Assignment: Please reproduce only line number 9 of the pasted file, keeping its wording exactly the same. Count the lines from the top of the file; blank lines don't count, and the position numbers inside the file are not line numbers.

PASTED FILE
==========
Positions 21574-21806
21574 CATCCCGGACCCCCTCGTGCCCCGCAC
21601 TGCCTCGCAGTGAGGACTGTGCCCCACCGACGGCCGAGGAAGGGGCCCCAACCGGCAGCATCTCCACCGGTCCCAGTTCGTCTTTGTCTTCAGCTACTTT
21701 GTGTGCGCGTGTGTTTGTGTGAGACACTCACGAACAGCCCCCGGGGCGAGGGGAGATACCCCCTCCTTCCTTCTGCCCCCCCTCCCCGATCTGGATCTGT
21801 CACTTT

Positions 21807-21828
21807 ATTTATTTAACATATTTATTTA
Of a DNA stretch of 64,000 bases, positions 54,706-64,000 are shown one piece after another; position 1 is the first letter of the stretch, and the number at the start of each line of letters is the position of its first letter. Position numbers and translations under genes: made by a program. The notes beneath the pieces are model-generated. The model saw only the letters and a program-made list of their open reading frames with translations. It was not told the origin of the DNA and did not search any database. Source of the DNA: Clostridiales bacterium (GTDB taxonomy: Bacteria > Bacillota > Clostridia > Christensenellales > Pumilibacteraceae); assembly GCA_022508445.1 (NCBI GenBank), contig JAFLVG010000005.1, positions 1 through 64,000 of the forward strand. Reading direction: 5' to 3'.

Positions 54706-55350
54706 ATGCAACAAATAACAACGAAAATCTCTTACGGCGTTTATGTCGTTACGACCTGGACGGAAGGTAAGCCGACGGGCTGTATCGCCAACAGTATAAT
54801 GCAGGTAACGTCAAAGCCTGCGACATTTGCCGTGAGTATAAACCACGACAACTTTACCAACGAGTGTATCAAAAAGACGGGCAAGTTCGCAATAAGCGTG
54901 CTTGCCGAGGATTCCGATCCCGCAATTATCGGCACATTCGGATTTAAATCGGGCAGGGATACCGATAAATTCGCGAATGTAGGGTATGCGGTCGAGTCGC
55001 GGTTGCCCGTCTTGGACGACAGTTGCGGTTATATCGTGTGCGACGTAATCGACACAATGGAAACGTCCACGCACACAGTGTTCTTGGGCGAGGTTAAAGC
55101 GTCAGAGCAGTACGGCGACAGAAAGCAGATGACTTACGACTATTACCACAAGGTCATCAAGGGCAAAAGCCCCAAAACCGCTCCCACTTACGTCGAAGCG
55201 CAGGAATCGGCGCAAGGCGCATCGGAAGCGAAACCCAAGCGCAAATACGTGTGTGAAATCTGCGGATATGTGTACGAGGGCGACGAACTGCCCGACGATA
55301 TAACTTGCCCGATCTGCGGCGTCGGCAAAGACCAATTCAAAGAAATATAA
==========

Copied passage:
Positions 54706-55350